Kazama supplied its front tension rods, super tie rod ends, tension support bar, rear camber arms, rear toe arms, rear traction arms and sub-frame bushings. NAMS was also in the mix. Its top-selling Gacchiri fender brace and Shakitto strut tower plate, dramatically reduce body flex. Tanabe supplied its Sustec Pro Type II coil-over system, front and rear strut tower bars and–for added vehicle control–a set of front and rear sway bars.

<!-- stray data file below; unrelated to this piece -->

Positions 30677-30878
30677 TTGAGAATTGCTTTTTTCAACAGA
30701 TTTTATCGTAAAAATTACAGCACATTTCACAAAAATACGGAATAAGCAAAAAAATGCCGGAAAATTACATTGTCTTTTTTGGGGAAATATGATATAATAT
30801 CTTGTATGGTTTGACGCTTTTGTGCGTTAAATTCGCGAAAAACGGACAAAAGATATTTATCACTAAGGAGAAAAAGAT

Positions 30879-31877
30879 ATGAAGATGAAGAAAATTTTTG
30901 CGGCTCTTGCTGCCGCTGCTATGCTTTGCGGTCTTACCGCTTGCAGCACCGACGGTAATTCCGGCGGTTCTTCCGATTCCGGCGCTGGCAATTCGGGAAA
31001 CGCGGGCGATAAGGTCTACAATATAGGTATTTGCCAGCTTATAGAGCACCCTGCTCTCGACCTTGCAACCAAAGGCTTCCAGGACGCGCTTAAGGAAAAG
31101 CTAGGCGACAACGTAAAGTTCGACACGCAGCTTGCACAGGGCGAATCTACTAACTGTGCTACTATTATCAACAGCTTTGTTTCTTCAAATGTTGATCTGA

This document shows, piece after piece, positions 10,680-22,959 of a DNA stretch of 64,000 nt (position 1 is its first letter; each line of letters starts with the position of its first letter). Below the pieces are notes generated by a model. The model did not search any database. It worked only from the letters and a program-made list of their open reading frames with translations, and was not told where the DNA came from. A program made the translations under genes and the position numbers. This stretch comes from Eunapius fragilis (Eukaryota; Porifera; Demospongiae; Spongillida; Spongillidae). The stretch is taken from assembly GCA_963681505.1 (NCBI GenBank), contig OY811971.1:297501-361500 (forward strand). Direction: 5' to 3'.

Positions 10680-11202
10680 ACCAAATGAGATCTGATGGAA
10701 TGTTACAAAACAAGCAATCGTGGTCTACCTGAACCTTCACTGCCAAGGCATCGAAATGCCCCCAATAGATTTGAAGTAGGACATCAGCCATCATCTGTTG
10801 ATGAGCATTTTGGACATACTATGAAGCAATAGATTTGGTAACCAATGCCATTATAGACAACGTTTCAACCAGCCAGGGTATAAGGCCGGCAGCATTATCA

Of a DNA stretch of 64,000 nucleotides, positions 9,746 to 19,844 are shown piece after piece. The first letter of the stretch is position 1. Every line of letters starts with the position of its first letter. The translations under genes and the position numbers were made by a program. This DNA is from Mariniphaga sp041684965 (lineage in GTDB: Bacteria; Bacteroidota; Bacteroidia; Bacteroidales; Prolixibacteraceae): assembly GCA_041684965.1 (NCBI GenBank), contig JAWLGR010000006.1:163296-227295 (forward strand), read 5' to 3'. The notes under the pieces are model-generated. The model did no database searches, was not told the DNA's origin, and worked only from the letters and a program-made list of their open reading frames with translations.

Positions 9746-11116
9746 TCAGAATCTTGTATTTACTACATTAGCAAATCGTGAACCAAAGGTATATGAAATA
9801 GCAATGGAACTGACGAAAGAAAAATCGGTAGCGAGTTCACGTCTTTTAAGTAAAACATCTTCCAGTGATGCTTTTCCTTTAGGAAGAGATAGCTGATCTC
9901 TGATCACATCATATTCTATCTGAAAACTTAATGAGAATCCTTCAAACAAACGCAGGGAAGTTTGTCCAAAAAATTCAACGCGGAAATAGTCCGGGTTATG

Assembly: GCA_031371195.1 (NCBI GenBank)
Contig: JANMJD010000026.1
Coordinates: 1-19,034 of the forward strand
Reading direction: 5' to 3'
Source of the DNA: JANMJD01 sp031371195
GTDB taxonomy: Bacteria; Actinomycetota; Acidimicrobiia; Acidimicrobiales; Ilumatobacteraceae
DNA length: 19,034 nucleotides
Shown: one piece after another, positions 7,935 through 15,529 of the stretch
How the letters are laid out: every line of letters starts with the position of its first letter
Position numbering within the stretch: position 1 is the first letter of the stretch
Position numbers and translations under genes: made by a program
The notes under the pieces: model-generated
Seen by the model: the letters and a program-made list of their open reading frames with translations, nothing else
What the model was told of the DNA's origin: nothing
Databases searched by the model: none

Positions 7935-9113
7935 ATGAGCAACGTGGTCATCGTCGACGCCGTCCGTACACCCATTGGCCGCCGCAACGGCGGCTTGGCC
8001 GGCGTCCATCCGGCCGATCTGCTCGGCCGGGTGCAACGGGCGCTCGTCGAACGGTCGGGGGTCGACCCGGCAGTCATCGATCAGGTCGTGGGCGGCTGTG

With so much detail going into the suspension and body, it’s a good thing Tang wanted an engine that would also set new standards. Enlisting the experts at Phase 2 Motortrend of Hacienda Heights, the crew rebuilt the SR20DET with HKS goodies. A set of HKS step two camshafts with a 264-degree intake and exhaust maintain extreme revs with the aid of a HKS rocker arm stopper kit and valve springs. Pressurizing the hot pipes, the enormous Type-S front-mount intercooler chills the intake charge while a Super Sequential blow-off valve releases excess pressure into the atmosphere. Spent exhaust is vacated though a Tanabe downpipe and finally terminates though a Super Medallion racing exhaust. Tang purchased a 1.2mm HKS head gasket and Power Enterprises Kevlar-lined Super V-belt. A Power Enterprise aluminum radiator and hose kit replace the notoriously inefficient factory radiator. A set of 660cc Power Enterprise injectors are given sufficient fuel through an HKS racing fuel pump. Dyno figures prove that older cars such as the 240 will benefit from an improved grounding system. The SR20 now sports a Sun Automotive Hyper ground system and Hyper voltage system. Transferring the power to the tarmac is an HKS single plate clutch. It delivers equal power to the rear tires though a NISMO two-way limited-slip differential.With body work and prepping done a week before the debut, the team worked in a frenzy to custom mix and match a color similar to the Kazama car using only sample photos and magazine clippings. Using a stage four derivative of Ford’s E9 Laser Red Metallic paint, Tang produced a color strikingly similar to its predecessor. It is a blood red hue that suddenly changes to a luminous pearl metallic when in sunlight.